Justice Antonin Scalia passed away last week after almost 30 years as a justice of the U.S. Supreme Court. Although his impact was felt throughout the country, it is worth pausing to look at how he affected the land use system more broadly and, in particular, Oregon’s system.
Oregon courts have a long-standing practice of giving deference to an agency's interpretation of its own administrative rule if the interpretation is “plausible” and not “inconsistent with the wording of the rule itself, or with the rule's context, or with any other source of law.” This type of broad deference is given not only to agencies in interpreting their own rules but also to local governments when applying their own land use plans and land use regulations. This approach seems to work well, especially in cases of local government interpretations, where the local government is an elected body and presumably can be voted out if their interpretations are viewed by the public to be inconsistent with adopted codes. Agencies, by contrast, are not elected but are typically run by governor-appointed commissions or boards. Deference to agency interpretations stems from a belief that the agency has knowledge of and will act to further the original intent of its own rules.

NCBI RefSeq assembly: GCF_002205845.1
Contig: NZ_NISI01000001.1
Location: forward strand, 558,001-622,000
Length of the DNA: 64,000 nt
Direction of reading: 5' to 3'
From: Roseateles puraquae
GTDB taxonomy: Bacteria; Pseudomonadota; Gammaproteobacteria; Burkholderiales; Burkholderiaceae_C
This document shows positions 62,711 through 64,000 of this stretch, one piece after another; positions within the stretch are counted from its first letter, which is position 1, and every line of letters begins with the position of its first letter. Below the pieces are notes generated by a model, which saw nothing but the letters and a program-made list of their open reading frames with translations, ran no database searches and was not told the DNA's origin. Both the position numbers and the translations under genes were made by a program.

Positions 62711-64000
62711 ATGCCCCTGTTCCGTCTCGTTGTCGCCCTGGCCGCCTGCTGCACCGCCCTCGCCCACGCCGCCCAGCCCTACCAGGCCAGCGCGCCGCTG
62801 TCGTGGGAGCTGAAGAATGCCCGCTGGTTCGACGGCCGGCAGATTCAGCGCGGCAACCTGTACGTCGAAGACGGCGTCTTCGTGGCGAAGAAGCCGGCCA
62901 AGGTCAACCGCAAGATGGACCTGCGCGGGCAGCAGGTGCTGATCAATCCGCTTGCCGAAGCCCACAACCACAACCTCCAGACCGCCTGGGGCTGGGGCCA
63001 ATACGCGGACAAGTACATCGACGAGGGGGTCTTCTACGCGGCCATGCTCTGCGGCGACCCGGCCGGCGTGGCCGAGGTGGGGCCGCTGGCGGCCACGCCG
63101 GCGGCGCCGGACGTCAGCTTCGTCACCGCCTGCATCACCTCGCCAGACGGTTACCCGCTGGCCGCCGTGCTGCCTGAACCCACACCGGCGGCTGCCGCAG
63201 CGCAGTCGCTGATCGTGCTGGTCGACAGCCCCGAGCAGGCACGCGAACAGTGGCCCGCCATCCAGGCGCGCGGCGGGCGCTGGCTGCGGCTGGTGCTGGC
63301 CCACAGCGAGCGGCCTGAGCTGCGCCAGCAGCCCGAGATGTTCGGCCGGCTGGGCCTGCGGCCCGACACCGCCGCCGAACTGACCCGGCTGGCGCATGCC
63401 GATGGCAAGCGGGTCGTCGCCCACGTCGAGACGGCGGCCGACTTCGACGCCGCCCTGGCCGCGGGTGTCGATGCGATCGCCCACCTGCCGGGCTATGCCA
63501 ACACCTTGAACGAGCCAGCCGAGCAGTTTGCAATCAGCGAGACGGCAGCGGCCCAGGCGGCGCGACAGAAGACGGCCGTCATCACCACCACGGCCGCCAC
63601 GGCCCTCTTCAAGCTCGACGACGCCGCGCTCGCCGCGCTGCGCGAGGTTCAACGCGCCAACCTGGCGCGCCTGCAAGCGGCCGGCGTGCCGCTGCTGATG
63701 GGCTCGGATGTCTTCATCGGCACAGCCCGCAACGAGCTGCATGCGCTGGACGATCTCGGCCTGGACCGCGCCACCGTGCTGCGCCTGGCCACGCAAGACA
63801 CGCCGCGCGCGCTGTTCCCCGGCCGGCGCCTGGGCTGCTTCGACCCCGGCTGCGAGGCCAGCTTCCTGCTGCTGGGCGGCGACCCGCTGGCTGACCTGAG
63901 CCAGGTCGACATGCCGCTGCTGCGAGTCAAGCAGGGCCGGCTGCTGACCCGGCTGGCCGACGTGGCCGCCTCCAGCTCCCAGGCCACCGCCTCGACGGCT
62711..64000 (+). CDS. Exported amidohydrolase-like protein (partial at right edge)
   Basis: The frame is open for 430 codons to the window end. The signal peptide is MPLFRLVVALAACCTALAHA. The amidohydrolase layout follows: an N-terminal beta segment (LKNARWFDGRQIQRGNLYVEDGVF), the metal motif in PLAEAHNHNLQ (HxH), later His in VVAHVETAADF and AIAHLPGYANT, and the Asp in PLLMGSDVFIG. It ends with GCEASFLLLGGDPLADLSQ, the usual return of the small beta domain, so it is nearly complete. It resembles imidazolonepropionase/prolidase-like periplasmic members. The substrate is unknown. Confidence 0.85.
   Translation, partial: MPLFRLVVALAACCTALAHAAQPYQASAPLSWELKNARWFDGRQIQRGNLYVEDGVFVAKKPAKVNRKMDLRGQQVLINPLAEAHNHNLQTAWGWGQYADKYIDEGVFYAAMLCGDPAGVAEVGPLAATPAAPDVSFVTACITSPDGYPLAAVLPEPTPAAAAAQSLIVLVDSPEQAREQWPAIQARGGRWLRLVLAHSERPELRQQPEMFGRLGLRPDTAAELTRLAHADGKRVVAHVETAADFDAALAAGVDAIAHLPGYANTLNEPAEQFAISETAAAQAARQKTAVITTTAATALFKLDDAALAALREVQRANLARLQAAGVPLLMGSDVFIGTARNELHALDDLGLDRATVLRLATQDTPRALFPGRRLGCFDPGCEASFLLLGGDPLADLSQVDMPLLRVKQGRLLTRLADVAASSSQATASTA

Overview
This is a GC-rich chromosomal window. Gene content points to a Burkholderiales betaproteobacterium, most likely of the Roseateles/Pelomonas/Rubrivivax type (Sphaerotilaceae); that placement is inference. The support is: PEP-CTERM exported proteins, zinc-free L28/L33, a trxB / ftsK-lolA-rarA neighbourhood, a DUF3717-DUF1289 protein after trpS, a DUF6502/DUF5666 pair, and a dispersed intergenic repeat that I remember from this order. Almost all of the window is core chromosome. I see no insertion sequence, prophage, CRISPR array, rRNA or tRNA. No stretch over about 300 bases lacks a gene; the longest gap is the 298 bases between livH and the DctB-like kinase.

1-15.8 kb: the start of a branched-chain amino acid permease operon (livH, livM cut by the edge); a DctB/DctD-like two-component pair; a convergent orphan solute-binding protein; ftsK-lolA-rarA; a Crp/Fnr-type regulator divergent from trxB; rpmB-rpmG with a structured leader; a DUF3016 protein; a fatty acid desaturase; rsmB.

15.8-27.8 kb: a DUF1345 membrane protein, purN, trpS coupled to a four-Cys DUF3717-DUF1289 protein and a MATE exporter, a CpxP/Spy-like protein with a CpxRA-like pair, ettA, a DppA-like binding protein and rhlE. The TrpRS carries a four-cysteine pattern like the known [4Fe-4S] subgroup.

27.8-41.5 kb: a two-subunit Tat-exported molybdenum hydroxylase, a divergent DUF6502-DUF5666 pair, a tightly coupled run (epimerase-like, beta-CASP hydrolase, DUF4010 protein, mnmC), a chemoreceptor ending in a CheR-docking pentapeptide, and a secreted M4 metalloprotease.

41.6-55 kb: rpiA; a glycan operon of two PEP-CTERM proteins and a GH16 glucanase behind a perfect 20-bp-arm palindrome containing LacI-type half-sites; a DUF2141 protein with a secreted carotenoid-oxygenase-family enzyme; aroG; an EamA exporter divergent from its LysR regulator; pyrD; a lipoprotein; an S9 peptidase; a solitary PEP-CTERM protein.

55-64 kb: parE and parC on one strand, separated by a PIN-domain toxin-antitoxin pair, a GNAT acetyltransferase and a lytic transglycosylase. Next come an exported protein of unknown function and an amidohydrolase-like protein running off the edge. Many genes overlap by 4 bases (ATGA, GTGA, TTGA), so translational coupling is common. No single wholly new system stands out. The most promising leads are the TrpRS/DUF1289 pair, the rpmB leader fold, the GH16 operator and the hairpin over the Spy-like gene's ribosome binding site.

Similarly, the federal courts have historically treated federal agency interpretations of statutes and administrative rules with a great deal of deference. Again, under the same premise that so long as the interpretation is not inconsistent with the plain language of the rule, it is entitled to be affirmed. But a few weeks ago, in the case of Decker v. Northwest Environmental Defense Center, the Supreme Court indicated a change may be coming soon.
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